Perimeter, Area, Volume

Students learn how to find the perimeter and area of rectangles, triangles and other compound shapes.  They later apply this knowledge to find the volume of cuboids and prisms.  This topic takes place in Year 7 Term 3 and is prerequiste knowledge for Area of 2D and 3D shapes.


Perimeter, Area, Volume Lessons
Prerequisite Knowledge
  • measure and calculate the perimeter of composite rectilinear shapes in centimetres and metres
  • calculate and compare the area of rectangles (including squares), and including using standard units, square centimetres (cm2) and square metres (m2) and estimate the area of irregular shapes
  • estimate volume [for example, using 1 cm3 blocks to build cuboids (including cubes)] and capacity [for example, using water]
  • recognise that shapes with the same areas can have different perimeters and vice versa
  • recognise when it is possible to use formulae for area and volume of shapes
Key Concepts
  • The perimeter of a shape is the distance around the outside.  It is measured in units such as centimetres, millimetres, inches, feet, and metres.
  • The area of a shape is a measure of how much space there is on the surface.  Area is measured in square units, written for example as cm2.
  • To find the area of a composite shape it is easier to split the shapes into distinct rectangles and find the sum of each area.
  • The area of a triangle can be found as half the area of a rectangle.
  • The volume of a shape is the space contained inside it.  Volume is measured in cube units, written for example as cm3.
Working mathematically

Develop fluency

  • Use language and properties precisely to analyse 2-D and 3-D shapes

Reason mathematically

  • Begin to reason deductively in geometry,

Solve problems

  • Select appropriate concepts, methods and techniques to apply to unfamiliar and non-routine problems.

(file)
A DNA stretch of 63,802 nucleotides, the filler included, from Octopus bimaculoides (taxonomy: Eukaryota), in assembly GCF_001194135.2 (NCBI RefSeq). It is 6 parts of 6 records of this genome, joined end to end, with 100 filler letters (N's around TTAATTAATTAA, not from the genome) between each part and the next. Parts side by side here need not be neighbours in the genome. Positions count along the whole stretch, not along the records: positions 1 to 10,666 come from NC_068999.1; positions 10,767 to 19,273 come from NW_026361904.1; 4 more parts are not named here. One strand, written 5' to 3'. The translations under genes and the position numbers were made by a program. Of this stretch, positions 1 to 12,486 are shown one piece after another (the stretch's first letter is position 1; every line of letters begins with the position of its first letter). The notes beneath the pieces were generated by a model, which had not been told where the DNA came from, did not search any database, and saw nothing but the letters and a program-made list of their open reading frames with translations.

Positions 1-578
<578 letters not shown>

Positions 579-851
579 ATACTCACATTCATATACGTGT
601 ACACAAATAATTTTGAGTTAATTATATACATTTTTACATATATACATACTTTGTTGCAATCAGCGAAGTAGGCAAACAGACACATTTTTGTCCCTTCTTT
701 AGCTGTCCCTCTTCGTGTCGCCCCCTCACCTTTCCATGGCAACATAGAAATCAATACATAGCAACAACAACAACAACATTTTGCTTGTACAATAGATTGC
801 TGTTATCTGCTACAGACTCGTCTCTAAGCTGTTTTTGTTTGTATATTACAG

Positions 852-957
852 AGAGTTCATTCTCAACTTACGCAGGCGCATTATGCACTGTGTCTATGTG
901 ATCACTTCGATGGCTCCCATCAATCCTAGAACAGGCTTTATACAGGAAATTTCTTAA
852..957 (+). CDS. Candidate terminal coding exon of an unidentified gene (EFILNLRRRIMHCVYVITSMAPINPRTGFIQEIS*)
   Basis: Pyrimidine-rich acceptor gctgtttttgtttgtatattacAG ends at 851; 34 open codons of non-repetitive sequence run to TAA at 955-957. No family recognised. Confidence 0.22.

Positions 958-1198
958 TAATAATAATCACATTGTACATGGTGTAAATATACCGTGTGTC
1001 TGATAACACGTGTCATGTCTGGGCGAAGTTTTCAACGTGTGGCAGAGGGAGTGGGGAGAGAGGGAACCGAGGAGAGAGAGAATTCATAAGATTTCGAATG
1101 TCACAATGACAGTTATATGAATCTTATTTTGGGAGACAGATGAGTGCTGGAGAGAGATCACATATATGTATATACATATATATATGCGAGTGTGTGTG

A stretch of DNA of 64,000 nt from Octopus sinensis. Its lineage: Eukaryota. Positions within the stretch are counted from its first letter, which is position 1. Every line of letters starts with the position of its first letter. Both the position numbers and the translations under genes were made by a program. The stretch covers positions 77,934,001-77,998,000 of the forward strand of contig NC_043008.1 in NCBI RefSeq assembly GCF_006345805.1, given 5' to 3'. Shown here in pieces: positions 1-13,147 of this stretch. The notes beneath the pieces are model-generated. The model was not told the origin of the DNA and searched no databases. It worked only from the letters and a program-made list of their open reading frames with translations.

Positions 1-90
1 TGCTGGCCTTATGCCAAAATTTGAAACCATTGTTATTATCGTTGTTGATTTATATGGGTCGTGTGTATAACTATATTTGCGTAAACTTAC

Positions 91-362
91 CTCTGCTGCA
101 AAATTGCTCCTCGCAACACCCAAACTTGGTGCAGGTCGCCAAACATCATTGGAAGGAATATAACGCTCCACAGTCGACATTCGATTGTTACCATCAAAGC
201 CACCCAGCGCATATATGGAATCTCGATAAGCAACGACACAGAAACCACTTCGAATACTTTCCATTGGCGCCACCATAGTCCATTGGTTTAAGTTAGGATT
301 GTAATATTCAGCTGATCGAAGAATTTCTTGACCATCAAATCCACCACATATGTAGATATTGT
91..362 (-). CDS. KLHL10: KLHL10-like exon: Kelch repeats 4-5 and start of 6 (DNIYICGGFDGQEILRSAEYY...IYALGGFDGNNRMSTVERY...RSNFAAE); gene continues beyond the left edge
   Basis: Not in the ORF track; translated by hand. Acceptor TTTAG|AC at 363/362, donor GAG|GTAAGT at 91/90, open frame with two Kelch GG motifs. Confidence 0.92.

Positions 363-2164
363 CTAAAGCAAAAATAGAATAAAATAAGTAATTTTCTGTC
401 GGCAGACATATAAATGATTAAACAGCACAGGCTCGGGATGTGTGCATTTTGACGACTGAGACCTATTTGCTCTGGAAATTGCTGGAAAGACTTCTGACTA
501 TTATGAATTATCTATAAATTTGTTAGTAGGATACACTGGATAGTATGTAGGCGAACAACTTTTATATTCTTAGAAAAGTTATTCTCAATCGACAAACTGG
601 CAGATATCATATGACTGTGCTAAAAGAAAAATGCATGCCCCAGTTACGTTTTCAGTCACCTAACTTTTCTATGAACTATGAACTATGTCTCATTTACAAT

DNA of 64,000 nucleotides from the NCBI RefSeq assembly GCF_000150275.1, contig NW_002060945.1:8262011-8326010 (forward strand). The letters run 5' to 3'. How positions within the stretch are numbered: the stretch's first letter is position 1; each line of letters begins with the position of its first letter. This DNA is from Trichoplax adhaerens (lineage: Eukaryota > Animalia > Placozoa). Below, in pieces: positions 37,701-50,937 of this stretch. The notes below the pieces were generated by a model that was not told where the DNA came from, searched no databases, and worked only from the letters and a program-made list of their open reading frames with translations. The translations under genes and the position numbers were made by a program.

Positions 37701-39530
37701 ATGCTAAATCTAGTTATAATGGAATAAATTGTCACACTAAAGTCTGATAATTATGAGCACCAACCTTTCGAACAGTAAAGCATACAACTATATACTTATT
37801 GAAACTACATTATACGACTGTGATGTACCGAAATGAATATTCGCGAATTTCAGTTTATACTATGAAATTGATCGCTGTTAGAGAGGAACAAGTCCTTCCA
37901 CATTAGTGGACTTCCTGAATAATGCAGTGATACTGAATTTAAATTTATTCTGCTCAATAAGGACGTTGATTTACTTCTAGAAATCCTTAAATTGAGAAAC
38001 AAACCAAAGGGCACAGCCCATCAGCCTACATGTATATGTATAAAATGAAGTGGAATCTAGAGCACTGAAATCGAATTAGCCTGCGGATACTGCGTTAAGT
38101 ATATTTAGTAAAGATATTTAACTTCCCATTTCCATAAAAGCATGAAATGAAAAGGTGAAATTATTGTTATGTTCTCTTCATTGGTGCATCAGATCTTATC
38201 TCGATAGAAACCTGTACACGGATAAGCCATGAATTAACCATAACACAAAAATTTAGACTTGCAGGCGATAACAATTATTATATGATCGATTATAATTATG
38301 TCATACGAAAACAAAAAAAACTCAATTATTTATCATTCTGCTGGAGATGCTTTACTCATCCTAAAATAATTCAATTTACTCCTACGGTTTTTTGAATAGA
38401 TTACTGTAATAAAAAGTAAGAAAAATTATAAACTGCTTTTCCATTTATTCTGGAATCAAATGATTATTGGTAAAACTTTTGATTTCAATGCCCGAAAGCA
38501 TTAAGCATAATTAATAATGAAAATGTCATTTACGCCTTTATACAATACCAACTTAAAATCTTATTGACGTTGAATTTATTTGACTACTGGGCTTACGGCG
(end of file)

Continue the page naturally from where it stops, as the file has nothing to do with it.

Subject Content

Shape

  • Derive and apply formulae to calculate and solve problems involving: perimeter and area of triangles, parallelograms, trapezia, volume of cuboids (including cubes) and other prisms
  • Calculate and solve problems involving: perimeters of 2-D shapes and composite shapes.

Leave a Reply

Your email address will not be published. Required fields are marked *

You may use these HTML tags and attributes:

<a href="" title=""> <abbr title=""> <acronym title=""> <b> <blockquote cite=""> <cite> <code> <del datetime=""> <em> <i> <q cite=""> <s> <strike> <strong>

This site uses Akismet to reduce spam. Learn how your comment data is processed.

Mr Mathematics Blog

Probability – Distance Learning

Distance learning unit of work on Probability.

This unit covers grades 3 to 5 of the U.K. National Curriculum.

Distance Learning with Mr Mathematics

With schools around the United Kingdom closed to most students it is important every child has access to engaging maths lessons through distance learning.

How to Draw a Venn Diagram to Calculate Probabilities

There are three common ways to organise data that fall into multiple sets: two-way tables, frequency diagrams and Venn diagrams.  Having blogged about frequency diagrams before I thought I would write about how to draw a Venn Diagram to calculate probabilities. Recapping Two-Way Tables This activity works well to review two-way tables from the previous […]